Summary: Christians can stink it up just like anyone else. And being around a Christian who is full of pride, anger, and self-righteousness has a pretty bad stink to it. But there is a way to get rid of that smell. There’s a way out of the tomb.
August 10, 2008 – Do We Stink? The story of Lazarus. (Jesus is our Life)
Smell, just one of our five senses; but a very powerful one. Smells can remind us of many things. Think of these smells; fresh baked bread, barbecued beef, apple pie, cut flowers, cut grass, ocean breezes, just bathed babies, perfume, cologne. Or how about these; rotten fish, mould, sewage, sulphur, smoke, or really bad B.O.? Different feelings, different memories. Smells can conjure up all sorts of emotions; different places, different times, people we know, people who are no longer with us. Smells are powerful things. One smell that always gives me a powerful memory is the smell of Ivory shampoo. When I was down in central America on a missionary trip with YWAM, I packed Ivory shampoo with me. Whenever I smell that soap, I can close my eyes and feel like I’m in the river where we swam and bathed in what felt like the middle of the jungle. What about you, what smells are powerful in you mind? (answers?)
Tonight, we’re going to take a look into the Gospel of John, chapter 11, at the time where Jesus raised Lazarus from the dead. This will be the theme story told on the 2nd day of vacation Bible school next weekend. The focus is Jesus is our Life. And through this story, we are going to show how Jesus could raise Lazarus to life from death, and how God can do the same for us. What does this have to do with smells? Let’s read the account, and find out. Turn in your Bible to John 11, and we’re going to go through the passage with some comments along the way…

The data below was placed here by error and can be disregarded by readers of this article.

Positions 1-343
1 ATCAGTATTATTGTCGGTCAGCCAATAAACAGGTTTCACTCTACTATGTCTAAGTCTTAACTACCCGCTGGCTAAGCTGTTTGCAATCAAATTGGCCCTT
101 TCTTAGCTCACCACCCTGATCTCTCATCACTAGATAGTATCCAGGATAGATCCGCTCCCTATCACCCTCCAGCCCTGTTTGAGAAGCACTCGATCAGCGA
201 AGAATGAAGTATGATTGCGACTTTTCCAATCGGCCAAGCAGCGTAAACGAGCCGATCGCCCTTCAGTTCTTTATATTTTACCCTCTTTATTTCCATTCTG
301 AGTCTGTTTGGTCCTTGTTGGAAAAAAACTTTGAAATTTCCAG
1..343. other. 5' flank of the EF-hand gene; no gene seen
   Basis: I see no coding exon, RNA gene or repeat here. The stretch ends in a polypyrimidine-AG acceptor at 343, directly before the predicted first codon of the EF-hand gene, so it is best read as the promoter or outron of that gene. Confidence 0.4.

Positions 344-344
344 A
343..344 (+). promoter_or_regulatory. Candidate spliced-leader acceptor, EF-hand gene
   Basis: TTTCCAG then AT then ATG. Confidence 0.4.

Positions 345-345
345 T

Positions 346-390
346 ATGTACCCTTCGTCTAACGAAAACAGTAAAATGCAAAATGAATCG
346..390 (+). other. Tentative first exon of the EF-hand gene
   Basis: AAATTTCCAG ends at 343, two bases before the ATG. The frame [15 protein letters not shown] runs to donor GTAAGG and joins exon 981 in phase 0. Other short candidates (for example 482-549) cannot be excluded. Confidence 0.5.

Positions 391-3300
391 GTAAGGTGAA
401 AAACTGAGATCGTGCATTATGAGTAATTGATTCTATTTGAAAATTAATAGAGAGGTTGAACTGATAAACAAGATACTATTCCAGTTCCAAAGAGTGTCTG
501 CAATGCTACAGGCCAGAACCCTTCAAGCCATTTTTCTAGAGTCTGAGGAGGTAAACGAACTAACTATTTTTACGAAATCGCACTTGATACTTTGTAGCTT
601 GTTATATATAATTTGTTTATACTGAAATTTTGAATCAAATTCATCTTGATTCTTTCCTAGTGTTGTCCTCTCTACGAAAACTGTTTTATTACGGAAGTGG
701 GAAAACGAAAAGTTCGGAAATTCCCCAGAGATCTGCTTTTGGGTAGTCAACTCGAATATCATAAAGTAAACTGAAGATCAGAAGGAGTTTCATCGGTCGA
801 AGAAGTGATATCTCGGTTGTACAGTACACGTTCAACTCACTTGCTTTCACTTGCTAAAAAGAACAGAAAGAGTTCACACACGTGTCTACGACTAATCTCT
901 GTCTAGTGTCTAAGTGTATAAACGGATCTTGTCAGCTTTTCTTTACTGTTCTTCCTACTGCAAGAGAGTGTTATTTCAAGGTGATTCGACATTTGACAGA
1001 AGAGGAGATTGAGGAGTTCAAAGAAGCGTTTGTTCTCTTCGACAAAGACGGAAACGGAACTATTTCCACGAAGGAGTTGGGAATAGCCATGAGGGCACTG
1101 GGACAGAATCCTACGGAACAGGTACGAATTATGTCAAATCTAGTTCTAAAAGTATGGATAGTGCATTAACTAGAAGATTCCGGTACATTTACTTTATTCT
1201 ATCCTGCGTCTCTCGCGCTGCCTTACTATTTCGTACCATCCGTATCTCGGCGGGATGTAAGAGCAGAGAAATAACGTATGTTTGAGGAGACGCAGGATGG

John 11:1-44 (NIV)
The Death of Lazarus
1Now a man named Lazarus was sick. He was from Bethany, the village of Mary and her sister Martha. 2This Mary, whose brother Lazarus now lay sick, was the same one who poured perfume on the Lord and wiped his feet with her hair. 3So the sisters sent word to Jesus, "Lord, the one you love is sick."
• Lazarus was Jesus’ friend, a very close friend. Mary and Martha were also very close to Christ. We read about these two women quite a bit throughout the gospels. Jesus must have known them quite well, probably spending time eating together at their home, perhaps spending the night at their place. These were people that Jesus liked to hang around with, and as we discussed last week, Jesus wants to be OUR friend too! Isn’t it great to have good friends? But Lazarus is not well, in fact he is very sick, perhaps near death.
4When he heard this, Jesus said, "This sickness will not end in death. No, it is for God's glory so that God's Son may be glorified through it." 5Jesus loved Martha and her sister and Lazarus. 6Yet when he heard that Lazarus was sick, he stayed where he was two more days.
• When you get a call or an email or someone comes to you directly with news that one of your closest friends is sick, very sick, what is your reaction? Don’t you want to get up and go to them and be with them as soon as possible? Doesn’t everything else suddenly get pushed aside for the sake of caring for your loved one? What if it’s even closer than a friend, say a parent or child or spouse, does the whole world not suddenly stop so you can focus on caring for that person? So why does Jesus not run to His friend’s side? Why does He stay away? Why doesn’t he heal Lazarus from where He was? After all, when the Centurion came to Jesus in Matt.8, Jesus didn’t have to GO to the servant to heal them. The man had faith that Christ could heal Him with just a word, and it happened, because of the faith of the Centurion. Jesus knew EXACTLY what was going to happen in the next few days; that Jesus himself would be glorified by a great miracle. But everyone, including Lazarus, would have to wait.